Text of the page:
The moon may further be crucial for pollinator attraction. While investigated species of Gnetum emit easily detectable scent (C. Rydin 2014, personal observation and [11,29]), Ephedra does not. The colourful cones can attract diurnal insects but at night, field observations reveal only one possible means of attraction of pollinators: the many pollination drops glitter like diamonds in the full-moonlight. A spectacular sight also for the human eye. The full moon is thus important for efficient pollination of E. foeminea both for pollinator navigation in the dark and for attraction to the cones. To experimentally remove the forces of celestial gravitation is difficult  but our hypothesis could be further tested by experiments on moonlight detection in plants and by continuing to make predictions followed by targeted observations .
By contrast, we find no correlation between the phases of the moon and secretion of pollination drops in the sympatric but wind-pollinated E. distachya (figure 2b) (May: r2 = 0.34, p = 0.39; June: r2 = 0.19, p = 0.44). Instead, its peak in pollination drop secretion occurs at approximately the same dates each year, on 20 to 30 May in Greece (somewhat later in France ). The time of the peak differs slightly between nearby localities, a difference that is constant between years and probably correlated with microclimate (see also ). Lunar-correlated pollination has probably been lost in E. distachya and other wind-pollinated species of Ephedra. Further studies of insect-pollinated taxa of the Gnetales (the tropical lianas of Gnetum, the Namib Desert endemic Welwitschia and the Mediterranean E. aphylla [10–12]) would, however, be highly interesting.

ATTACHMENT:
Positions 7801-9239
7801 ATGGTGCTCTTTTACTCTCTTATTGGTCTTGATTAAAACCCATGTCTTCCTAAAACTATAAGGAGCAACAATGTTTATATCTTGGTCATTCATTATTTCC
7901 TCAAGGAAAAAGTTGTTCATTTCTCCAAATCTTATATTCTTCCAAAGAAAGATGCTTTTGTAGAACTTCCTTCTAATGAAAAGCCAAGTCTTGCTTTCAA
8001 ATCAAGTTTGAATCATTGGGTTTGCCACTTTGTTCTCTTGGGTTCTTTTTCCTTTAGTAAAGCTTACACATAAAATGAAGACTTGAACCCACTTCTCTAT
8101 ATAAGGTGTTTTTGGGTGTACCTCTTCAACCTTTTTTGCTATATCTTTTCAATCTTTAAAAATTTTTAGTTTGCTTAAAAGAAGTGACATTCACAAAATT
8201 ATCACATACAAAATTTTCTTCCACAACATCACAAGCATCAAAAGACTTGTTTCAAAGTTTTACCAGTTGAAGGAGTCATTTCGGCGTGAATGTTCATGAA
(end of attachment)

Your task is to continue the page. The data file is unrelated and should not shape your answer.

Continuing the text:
The data reported in this paper are presented in the electronic supplementary material.
The project was funded by grants from the Swedish Research Council to C.R. and from Stiftelsen Extensus and Göransson-Sandviken stipendiefond to K.B.
C.R. conducted fieldwork, developed the hypothesis and wrote the manuscript with comments from K.B. K.B. conducted fieldwork, developed the hypothesis and performed statistical analyses with comments from C.R.
Conflict of interests
We have no competing interests.
We thank Konstantinos Doulkeridis, Kyparissa Doulkeridou, Lena Norbäck-Ivarsson, Anders Rydberg and Olle Thureborn for field assistance, and Aelys Humphreys (Imperial College London) and the reviewers for comments on the text.
- Received November 24, 2014.
- Accepted March 10, 2015.
- © 2015 The Author(s) Published by the Royal Society. All rights reserved.